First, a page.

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NBA Finals

The NBA Finals is the annual championship series of the National Basketball Association. The Eastern and Western conference champions play a best-of-seven game series to determine the league champion; the winners of the Finals are awarded the Larry O'Brien Championship Trophy, which replaced the Walter A. Brown Trophy in 1983; the series was known as the BAA Finals prior to the 1949–50 season when the Basketball Association of America merged with the National Basketball League to form the NBA. The competition oversaw further name changes to NBA World Championship Series from 1950 to 1985, as well as a brief stint as the Showdown, before settling on NBA Finals in 1986. Since 2018, it has been known as the NBA Finals presented by YouTube TV for sponsorship reasons; the NBA Finals was structured in a 2–2–1–1–1 format. In 1985, to ease the amount of cross-country travel, it was changed to a 2–3–2 format, where the first two and last two games of the series were played at the arena of the team who earned home-court advantage by having the better record during the regular season.

In 2014, the 2–2–1–1–1 format was restored. The first two games are played the higher-seeded team's home, the following two at the home of the lower-seeded team, the remaining three are played at each team's home arena alternately. A total of 19 franchises have won the NBA Finals, with the Toronto Raptors winning in 2019; the Boston Celtics hold the record for the most victories, having won the competition 17 times, as well as the most consecutive titles, winning 8 times from 1959 to 1966. The Los Angeles Lakers have contested the NBA Finals the most times, with 31 appearances; the Eastern Conference has provided the most champions, with 38 wins from 10 franchises. The Boston Celtics went 11–1 in the NBA Finals during 13 seasons, they won eight straight NBA championships from 1959 through 1966. This period marks the largest stretch of seasons that a single team made up over 65% of Finals appearances, includes the only time the NBA Finals was decided in double overtime. With the establishment of the Celtics dynasty in 1957 spearheaded by center Bill Russell, the team saw great success.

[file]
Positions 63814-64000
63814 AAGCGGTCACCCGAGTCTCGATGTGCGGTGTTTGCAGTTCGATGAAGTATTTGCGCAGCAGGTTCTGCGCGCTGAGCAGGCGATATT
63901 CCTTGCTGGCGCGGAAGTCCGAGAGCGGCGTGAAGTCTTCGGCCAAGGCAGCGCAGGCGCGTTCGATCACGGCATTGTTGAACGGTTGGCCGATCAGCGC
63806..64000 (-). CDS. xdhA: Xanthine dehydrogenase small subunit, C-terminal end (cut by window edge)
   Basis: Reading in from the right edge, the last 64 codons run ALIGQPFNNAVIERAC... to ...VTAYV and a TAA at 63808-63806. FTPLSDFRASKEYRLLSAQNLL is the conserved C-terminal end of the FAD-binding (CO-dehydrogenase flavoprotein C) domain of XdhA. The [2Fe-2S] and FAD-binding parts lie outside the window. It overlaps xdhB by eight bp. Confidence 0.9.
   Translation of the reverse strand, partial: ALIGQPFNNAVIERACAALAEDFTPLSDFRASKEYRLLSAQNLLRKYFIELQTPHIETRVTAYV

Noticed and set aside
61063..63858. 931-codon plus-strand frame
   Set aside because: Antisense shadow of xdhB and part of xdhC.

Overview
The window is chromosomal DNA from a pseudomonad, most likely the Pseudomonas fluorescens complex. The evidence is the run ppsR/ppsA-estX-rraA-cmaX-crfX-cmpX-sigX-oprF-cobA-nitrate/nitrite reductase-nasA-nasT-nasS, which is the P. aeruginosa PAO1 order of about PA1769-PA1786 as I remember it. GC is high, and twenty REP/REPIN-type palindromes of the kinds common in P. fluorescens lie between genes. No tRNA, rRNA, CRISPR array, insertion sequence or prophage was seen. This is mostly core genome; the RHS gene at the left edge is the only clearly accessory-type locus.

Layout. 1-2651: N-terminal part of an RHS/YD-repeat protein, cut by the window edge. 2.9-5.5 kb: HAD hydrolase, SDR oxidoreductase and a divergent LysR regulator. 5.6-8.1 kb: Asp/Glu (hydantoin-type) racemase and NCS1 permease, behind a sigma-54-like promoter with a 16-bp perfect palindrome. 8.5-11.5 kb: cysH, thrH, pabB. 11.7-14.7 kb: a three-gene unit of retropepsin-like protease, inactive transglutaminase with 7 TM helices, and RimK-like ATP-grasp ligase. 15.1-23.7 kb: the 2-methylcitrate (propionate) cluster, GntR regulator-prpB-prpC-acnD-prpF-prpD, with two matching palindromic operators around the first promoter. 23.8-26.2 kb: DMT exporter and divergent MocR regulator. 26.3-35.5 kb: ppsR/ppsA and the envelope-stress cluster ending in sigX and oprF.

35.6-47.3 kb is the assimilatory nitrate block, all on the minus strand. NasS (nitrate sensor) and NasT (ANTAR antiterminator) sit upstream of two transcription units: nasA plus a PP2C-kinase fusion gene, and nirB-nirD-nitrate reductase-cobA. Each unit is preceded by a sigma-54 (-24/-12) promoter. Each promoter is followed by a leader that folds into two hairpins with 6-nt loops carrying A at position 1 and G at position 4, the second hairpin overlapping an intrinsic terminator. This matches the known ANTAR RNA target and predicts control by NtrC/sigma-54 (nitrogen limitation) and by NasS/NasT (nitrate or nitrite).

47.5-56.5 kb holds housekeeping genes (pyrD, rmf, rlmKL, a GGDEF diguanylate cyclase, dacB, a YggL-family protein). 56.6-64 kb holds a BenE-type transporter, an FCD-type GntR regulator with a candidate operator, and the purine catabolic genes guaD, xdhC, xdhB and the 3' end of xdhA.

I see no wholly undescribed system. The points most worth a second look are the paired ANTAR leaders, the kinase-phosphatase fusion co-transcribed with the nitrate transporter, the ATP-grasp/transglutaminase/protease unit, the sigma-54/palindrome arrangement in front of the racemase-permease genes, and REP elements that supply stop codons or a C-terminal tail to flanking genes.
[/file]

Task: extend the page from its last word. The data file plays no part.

Despite encountering some difficulty when up against teams led by Wilt Chamberlain, for most of the late 1950s and 1960s, the Celtics and Russell managed to have an upper hand on Chamberlain's teams. In 1964, who had moved to the state of California alongside his team, led the San Francisco Warriors to a Western Conference championship, but again failed to conquer the Celtics; the following season, he returned to the Eastern Conference to join the Philadelphia 76ers, who were the former Syracuse Nationals that had relocated to the city to cover the vacancy created with the departure of the Warriors. The first clash between the two stars in the playoffs was in 1966, with Boston winning the series 4–1. In the following season, Philadelphia coach Alex Hannum instructed Chamberlain to provide an increased focus on playing a team game, to avoid drawing the double-teams that troubled Chamberlain during the Finals; this tactical change brought the team to a new record of 68 wins the following season, as well as defeating the Celtics before winning the 1967 Finals.